A bittersweet festival on World Science Day

When I began doing Sidewalk Science Center in July, I never really planned to leave Savannah. Sidewalk Science Center began here. It wouldn't just vanish. It couldn't. But it is, and I have to accept that now, because I have the opportunity to grow Experience Daliona and Sidewalk Science Center beyond what Savannah can currently allow.

November 10th is World Science Day, and this year, I hosted what was to be the final Sidewalk Science Center in Savannah. The sun was shining, the air was only a little chilly - warm in the sun, cold in the shadows - and the local farmer's market was a few hundred yards up the path from where I always set up SSC. It was 10am, and I only planned to stay three hours, like usual. But today proved to be unusual.

And I took advantage of it.

The first participants of SSC World Science Day 2018!

When I began SSC in July, I would see anywhere from 50-100 people stop to participate every hour. All through July, I was easily hitting 200-300 people per weekend. Then school started in August, and the traffic dropped to around 1/5th that. HUGE change. You could see the impact tourist season had! So in the first month alone, I'd seen 1,000 people come through, and then it took another two months, between mid-August and the end of September, to hit 2,000.

Then I slogged through October, traveling up to Chapel Hill, NC for a second time to host it at UNC Chapel Hill. So by the end of October, having struggled with a few rainy weeks within, I'd only had another couple hundred people in total stop by the table.

And then World Science Day happened.

I'm not sure I actually expected the turnout I got. Like usual, I didn't announce it, I hadn't coordinated with the farmer's market or the news stations. I just went out, set up the table, and let the people flow through.

Within minutes, the first group stopped. I think there were six or seven of them in all. That group standing near the table stayed for about 15 minutes, I think, and then went on their way, but by then, another group had replaced them.

It's generally slow in the beginning of the day. Honestly, when the first group leaves, there's usually not another waiting, and it can be 10-20 minutes before someone else shows up. But for the duration of SSC on World Science Day, I'm not sure if there was ever a time a group of people wasn't at Sidewalk Science Center, except for a stretch of 10 minutes when I took down the sign so I could get a drink and record for Instagram.

At one point in the day, I had upwards of 40 people surrounding the table, but for most of the time, there was always about 15 or so. Cycling through every 15 to 20 minutes, new faces of children, teens, adults, and families constantly surrounded me, doing the science experiments for themselves, recording their own videos, meeting total strangers as they laugh in amazement or frown quizzically together. Sidewalk Science Center does that every day I'm out there: builds a community.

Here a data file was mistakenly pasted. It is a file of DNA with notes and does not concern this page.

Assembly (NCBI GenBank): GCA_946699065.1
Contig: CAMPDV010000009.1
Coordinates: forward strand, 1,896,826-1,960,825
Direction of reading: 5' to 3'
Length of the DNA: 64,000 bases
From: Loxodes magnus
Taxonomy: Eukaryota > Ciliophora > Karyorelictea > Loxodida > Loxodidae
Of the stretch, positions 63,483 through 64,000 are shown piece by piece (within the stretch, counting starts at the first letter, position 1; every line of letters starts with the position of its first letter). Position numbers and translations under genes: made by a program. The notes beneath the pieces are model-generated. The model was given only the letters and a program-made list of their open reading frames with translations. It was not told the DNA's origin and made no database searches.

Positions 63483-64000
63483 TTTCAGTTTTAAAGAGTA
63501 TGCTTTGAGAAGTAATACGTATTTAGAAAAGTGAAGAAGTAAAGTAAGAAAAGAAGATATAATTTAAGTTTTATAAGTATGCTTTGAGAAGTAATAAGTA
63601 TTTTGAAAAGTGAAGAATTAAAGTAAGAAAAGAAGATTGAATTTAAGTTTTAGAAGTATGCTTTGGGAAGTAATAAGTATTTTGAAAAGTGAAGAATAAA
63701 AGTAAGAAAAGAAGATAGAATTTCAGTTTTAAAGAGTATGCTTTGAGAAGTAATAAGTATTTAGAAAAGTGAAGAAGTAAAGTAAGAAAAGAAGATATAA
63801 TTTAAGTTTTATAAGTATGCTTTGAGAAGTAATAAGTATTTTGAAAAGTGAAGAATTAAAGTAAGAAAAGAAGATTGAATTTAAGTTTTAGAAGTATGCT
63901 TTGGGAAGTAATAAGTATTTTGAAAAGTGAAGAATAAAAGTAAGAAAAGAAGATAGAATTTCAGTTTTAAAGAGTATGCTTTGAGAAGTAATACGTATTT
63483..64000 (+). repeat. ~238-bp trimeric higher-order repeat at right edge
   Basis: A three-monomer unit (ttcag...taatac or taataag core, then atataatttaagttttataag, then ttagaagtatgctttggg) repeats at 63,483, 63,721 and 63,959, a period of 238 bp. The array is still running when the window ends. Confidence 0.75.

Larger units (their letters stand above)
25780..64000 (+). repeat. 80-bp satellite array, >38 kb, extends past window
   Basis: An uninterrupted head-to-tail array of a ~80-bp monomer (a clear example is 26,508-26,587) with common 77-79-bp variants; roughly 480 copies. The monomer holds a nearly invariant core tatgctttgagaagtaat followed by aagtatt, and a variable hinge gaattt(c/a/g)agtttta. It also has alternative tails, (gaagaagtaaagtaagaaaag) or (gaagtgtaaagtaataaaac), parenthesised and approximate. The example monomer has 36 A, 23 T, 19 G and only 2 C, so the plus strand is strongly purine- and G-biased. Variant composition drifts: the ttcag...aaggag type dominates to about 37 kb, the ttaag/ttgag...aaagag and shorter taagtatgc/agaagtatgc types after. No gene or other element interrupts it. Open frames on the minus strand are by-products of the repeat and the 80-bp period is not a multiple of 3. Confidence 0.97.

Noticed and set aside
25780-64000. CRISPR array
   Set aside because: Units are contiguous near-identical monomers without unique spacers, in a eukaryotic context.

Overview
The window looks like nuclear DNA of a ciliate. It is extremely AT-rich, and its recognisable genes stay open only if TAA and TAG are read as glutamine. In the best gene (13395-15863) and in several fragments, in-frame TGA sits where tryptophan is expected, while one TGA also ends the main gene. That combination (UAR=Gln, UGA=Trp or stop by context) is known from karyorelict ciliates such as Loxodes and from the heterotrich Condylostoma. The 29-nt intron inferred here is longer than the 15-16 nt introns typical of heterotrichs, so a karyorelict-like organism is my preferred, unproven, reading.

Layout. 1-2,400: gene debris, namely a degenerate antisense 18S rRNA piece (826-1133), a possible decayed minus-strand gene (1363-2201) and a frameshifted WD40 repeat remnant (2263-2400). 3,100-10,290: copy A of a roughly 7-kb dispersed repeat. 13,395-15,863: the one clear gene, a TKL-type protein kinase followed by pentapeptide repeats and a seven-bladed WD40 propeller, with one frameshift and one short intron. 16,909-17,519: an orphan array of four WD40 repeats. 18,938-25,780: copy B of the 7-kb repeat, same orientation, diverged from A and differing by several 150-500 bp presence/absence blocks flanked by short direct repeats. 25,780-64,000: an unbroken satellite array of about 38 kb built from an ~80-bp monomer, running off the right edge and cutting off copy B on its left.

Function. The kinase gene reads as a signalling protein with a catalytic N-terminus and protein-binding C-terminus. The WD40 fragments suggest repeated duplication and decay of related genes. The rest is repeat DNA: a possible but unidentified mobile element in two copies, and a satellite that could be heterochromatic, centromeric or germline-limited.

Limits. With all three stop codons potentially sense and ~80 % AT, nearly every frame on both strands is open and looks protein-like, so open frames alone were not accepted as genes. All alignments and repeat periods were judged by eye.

As the hours slipped by, some of the same people came back to try out the experiments again, or to get pictures with the table or me. By the time I left, the sun had completely crossed the sky and begun to set. I'd been out there from 10am to 3:30pm, and honestly, every fiber of me wanted to stay until it began getting dark. But I had places to be and people to meet, so I couldn't.

One day, however, I hope I can stay out the entire day. Sidewalk Science Center is incredibly rewarding. Seeing dozens of people experience something new for the first time gives you a feeling like no other, a sense of pride for introducing them to these amazingly simple phenomena in our world, and a sense that you're doing something incredibly important, that you could be changing lives. Lots of people purchase digital microscopes right there on the spot, so obviously they were turned on to something during their experience.

World Science Day left me feeling bittersweet. I loved that day, being able to meet literally hundreds of new people and share a few educational minutes with them. But it was also the last time I'd be hosting Sidewalk Science Center in Savannah, and I don't know when SSC will return to this city. I hope, with all my heart, it's soon, because this is exactly the thing Savannah needs in its public spaces. People from all over the world have participated, and their support and appreciation has been overwhelmingly positive.

I hosted this mini science festival with no outer support, no funding, no advertising. I just took my table and science experiments and let people find SSC like they normally do. So now imagine what we could do, if we had a network of Sidewalk Science Center's all around the world, engaging 100 people per day.

We could literally inspire thousands, if not millions of people. Not every year. Every weekend.

Imagine what that future could hold.

To all our endeavors.

Alex Martin


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